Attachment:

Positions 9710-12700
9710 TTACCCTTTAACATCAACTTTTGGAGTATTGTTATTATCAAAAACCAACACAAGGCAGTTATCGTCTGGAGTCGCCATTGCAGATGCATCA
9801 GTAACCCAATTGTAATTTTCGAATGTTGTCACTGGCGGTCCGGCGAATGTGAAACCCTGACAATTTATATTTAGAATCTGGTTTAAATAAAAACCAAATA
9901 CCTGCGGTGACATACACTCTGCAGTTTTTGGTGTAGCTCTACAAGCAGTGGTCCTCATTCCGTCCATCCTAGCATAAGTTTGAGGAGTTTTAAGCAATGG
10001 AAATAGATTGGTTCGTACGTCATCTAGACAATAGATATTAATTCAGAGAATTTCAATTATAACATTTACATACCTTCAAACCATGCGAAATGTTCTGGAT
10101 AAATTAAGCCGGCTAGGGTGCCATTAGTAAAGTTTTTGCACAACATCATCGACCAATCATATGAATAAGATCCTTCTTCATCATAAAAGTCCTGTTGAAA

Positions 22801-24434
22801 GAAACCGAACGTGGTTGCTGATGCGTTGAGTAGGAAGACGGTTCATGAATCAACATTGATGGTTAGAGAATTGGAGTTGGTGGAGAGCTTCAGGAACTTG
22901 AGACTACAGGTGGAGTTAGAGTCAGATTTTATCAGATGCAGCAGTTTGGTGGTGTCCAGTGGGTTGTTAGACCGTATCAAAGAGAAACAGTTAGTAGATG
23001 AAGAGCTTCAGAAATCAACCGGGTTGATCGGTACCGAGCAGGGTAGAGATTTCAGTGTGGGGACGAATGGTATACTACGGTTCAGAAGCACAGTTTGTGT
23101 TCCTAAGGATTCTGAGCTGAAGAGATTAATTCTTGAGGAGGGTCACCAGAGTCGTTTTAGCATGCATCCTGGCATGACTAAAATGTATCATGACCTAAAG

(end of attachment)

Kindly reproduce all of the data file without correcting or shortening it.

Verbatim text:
Positions 9710-12700
9710 TTACCCTTTAACATCAACTTTTGGAGTATTGTTATTATCAAAAACCAACACAAGGCAGTTATCGTCTGGAGTCGCCATTGCAGATGCATCA
9801 GTAACCCAATTGTAATTTTCGAATGTTGTCACTGGCGGTCCGGCGAATGTGAAACCCTGACAATTTATATTTAGAATCTGGTTTAAATAAAAACCAAATA
9901 CCTGCGGTGACATACACTCTGCAGTTTTTGGTGTAGCTCTACAAGCAGTGGTCCTCATTCCGTCCATCCTAGCATAAGTTTGAGGAGTTTTAAGCAATGG
10001 AAATAGATTGGTTCGTACGTCATCTAGACAATAGATATTAATTCAGAGAATTTCAATTATAACATTTACATACCTTCAAACCATGCGAAATGTTCTGGAT
10101 AAATTAAGCCGGCTAGGGTGCCATTAGTAAAGTTTTTGCACAACATCATCGACCAATCATATGAATAAGATCCTTCTTCATCATAAAAGTCCTGTTGAAA

Positions 22801-24434
22801 GAAACCGAACGTGGTTGCTGATGCGTTGAGTAGGAAGACGGTTCATGAATCAACATTGATGGTTAGAGAATTGGAGTTGGTGGAGAGCTTCAGGAACTTG
22901 AGACTACAGGTGGAGTTAGAGTCAGATTTTATCAGATGCAGCAGTTTGGTGGTGTCCAGTGGGTTGTTAGACCGTATCAAAGAGAAACAGTTAGTAGATG
23001 AAGAGCTTCAGAAATCAACCGGGTTGATCGGTACCGAGCAGGGTAGAGATTTCAGTGTGGGGACGAATGGTATACTACGGTTCAGAAGCACAGTTTGTGT
23101 TCCTAAGGATTCTGAGCTGAAGAGATTAATTCTTGAGGAGGGTCACCAGAGTCGTTTTAGCATGCATCCTGGCATGACTAAAATGTATCATGACCTAAAG